SHARE

Several complaints have been received from the Northern Province, specifically from the Mullaitivu District, within the past two months, of monies being fraudulently charged by affiliates of politicians from the said areas including public servants, from young and elderly women and mothers including widows on the pretext of providing the gullible females with employment opportunities locally.

The Association for Friendship and Love (AFRIEL), a Vavuniya based youth organization with a network of volunteers, has for the past two weeks alone received four complaints (three in one week) from the said District of such instances which have since been forwarded in writing to the relevant authorities in order to take necessary actions.
AFRIEL through its citizen watchers had also recently received complaints regarding 16 women who had gone abroad as housemaids, but had eventually become trapped in a human trafficking ring in Oman in the Middle East, in the Gulf, in Arabia.
One of the said women included 54-year-old war widow and mother, Nathkulasinham Nesemalhar, a resident of the North.

According to Member of the Executive Committee of the AFRIEL, Ravindra De Silva, in Nesemalhar’s case, a job agent from Jaffna had initially obtained money from her and subsequently put her on to a similar agent in Colombo who had in turn obtained money from an agent in Oman to send her abroad on the duplicitous premise of providing secure employment.

In 2014, there was a case where a private secretary of a Cabinet Minister, who is presently also a Minister, had duped several young persons on the promise of overseas employment and had obtained Rs 300,000 from each said individual in the process of perpetrating the fraud.

“All the middlemen have taken monies. Due to her ill health, she had not been able to work initially and had been kept detained in a room with 15 other Sri Lankan women, from where the females in question had been sent out to work while the agency pocketed their earnings. They had been abused by way of being subjected to assault and torture.
It was there that a foreign national had become privy to the situation and contacted her children in Sri Lanka,” he pointed out. It is reported elsewhere that ‘trafficking networks recruit local villagers to inform them of impoverished women who would be gullible enough to accept their phony job offers, luring them in with the promise of stable jobs only to later use them to carry out their various illegal activities.’

The Sri Lanka Bureau of Foreign Employment (SLBFE) and the Ministry of Foreign Employment had been notified of Nesemalhar’s case and since then, the Ministry had acted urgently without delay to bring down the said women to Sri Lanka.

The Nation has previously extensively reported on the lack of employment opportunities for females, especially the many widows including mothers (between the ages of 40, 45 and 50 years) in the North, a fact concerning which De Silva too concurred.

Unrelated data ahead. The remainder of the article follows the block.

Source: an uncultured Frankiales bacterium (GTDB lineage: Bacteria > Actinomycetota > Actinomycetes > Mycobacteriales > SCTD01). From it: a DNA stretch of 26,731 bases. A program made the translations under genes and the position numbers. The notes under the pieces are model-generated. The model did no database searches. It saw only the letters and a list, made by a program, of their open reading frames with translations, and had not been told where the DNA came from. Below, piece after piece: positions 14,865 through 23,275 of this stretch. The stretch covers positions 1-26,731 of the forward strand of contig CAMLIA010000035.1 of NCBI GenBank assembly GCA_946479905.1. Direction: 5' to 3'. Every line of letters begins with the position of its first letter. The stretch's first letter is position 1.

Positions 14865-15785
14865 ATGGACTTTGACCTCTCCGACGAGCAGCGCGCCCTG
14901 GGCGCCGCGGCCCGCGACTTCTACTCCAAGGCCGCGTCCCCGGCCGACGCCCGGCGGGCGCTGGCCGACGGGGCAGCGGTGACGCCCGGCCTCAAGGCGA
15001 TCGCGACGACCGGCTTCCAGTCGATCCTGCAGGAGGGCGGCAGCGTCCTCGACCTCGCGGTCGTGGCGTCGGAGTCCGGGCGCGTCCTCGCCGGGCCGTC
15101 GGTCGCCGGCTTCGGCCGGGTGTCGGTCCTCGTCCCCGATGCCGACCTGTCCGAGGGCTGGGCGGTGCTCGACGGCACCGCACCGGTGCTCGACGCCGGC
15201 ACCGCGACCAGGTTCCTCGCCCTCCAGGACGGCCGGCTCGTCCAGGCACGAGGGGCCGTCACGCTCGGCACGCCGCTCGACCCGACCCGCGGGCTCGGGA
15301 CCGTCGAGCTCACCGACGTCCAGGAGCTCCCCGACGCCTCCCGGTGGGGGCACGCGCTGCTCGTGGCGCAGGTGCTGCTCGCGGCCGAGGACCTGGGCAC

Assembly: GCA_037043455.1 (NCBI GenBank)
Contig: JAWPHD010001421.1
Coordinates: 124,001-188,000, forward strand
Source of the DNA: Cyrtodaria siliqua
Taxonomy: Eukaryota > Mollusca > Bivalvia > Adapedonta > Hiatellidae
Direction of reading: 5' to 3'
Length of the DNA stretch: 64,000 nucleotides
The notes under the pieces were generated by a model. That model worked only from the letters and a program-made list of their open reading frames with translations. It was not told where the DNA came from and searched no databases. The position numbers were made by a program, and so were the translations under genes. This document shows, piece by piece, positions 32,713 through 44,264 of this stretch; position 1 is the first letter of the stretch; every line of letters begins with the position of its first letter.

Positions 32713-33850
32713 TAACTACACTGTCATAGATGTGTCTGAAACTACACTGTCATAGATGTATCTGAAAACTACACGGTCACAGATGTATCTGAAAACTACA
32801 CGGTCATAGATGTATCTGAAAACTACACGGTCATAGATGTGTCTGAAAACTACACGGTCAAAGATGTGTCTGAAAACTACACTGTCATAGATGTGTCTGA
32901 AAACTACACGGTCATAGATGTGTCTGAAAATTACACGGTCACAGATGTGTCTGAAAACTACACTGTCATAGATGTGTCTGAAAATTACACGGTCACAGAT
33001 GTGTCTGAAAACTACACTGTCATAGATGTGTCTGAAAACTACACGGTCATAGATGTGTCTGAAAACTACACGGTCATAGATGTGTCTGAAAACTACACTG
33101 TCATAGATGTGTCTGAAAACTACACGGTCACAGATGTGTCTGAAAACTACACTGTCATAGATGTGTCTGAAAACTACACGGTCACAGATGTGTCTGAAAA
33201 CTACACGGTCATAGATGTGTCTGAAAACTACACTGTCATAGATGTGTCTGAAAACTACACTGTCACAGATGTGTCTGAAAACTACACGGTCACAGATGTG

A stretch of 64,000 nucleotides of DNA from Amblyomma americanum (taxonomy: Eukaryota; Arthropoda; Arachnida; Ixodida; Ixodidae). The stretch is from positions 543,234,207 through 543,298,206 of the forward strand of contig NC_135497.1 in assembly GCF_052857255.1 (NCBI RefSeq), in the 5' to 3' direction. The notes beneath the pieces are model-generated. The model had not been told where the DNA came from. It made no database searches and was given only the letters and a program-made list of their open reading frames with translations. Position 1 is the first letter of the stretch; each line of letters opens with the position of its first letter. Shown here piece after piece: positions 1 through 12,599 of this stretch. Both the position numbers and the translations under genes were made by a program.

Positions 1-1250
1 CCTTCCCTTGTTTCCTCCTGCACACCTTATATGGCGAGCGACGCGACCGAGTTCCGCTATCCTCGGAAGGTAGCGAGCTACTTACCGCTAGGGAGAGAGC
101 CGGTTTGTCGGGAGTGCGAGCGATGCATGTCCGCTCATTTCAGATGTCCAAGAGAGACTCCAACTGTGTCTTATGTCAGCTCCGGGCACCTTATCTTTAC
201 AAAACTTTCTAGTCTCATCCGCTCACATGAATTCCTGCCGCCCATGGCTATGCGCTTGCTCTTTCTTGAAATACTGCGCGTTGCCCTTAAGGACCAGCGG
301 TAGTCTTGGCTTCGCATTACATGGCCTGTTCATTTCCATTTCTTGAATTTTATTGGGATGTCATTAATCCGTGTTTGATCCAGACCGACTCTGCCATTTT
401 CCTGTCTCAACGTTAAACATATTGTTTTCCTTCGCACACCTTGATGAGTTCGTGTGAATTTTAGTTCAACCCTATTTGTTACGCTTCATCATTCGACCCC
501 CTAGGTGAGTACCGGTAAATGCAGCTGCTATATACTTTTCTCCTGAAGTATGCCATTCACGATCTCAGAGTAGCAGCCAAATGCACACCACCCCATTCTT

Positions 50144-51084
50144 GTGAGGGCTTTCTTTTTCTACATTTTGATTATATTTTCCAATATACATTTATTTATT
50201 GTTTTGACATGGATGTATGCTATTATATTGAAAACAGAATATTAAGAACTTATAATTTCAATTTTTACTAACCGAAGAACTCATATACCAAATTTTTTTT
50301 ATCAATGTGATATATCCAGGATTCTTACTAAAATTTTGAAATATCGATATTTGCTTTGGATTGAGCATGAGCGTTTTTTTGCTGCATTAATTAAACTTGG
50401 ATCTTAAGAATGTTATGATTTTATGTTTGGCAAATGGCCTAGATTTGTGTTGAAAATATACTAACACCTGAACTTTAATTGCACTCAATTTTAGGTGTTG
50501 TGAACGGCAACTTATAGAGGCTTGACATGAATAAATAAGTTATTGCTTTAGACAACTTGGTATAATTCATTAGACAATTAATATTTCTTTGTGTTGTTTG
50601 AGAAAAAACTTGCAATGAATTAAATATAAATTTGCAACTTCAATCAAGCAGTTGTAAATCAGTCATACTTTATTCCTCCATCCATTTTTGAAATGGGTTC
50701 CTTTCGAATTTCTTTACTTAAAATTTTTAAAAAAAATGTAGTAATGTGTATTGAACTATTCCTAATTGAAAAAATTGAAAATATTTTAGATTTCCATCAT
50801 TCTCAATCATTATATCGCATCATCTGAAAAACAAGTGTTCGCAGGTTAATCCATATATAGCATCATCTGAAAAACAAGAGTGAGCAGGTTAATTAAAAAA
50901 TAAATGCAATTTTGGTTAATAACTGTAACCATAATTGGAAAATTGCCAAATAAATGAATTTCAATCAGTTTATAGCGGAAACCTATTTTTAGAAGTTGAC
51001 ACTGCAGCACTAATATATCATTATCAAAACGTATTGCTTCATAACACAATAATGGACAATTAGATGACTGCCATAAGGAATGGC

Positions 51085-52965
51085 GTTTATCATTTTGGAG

It is in this vacuum that foreign employment agencies, both registered and unregistered, owing to the lack of an agency monitoring system within the SLBFE, thrive. All the Ministry and the SLBFE does at present is to bring the women back to the country when some trouble befalls them.

“Sometimes, even Rs 3.5 million or Rs 4 million is charged from these women to send them to Europe, to countries like Switzerland and elsewhere Canada, via Dubai, United Arab Emirates. There are those who have fallen prey to this deception, only to find that they would be left stranded like refugees once they make it overseas,” he said.
He added it was easy for these criminals who operate with political clout and engage in a form of slave trade to get these vulnerable women interested, owing to the economic and financial issues the women face at home.

“They do not go abroad for a high salary either, only for Rs 30,000 or Rs 40,000. Once they go abroad, all that their husbands and children expect is money. In Nesemalhar’s case, her children did not contact her to find out about her predicament, in which she was languishing in an unprotected state for three to four months along with others. Mind you, this is among the cases that got reported. What about the cases that go unreported? Again, in Nesemalhar’s case, the local agent was an agency registered with the SLBFE,” he explained.

It is not known whether the licenses of such foreign job agencies which engage in such dastardly, abominable and despicable practices and means, have since been cancelled by the SLBFE. They must be brought before the law.

“In the Vanni District, there are corrupt politicians continuing such activities. The yahalapana (good governance) Government and the political authority must look into this situation in the North and decide on whether they are on the side of implementing good governance or protecting and safeguarding thieves who are their affiliates for the sake of their political future. There must be a transparent mechanism through which these agencies must be made accountable to the SLBFE,” De Silva reiterated.

Pic courtesy: Thomson Reuters Foundation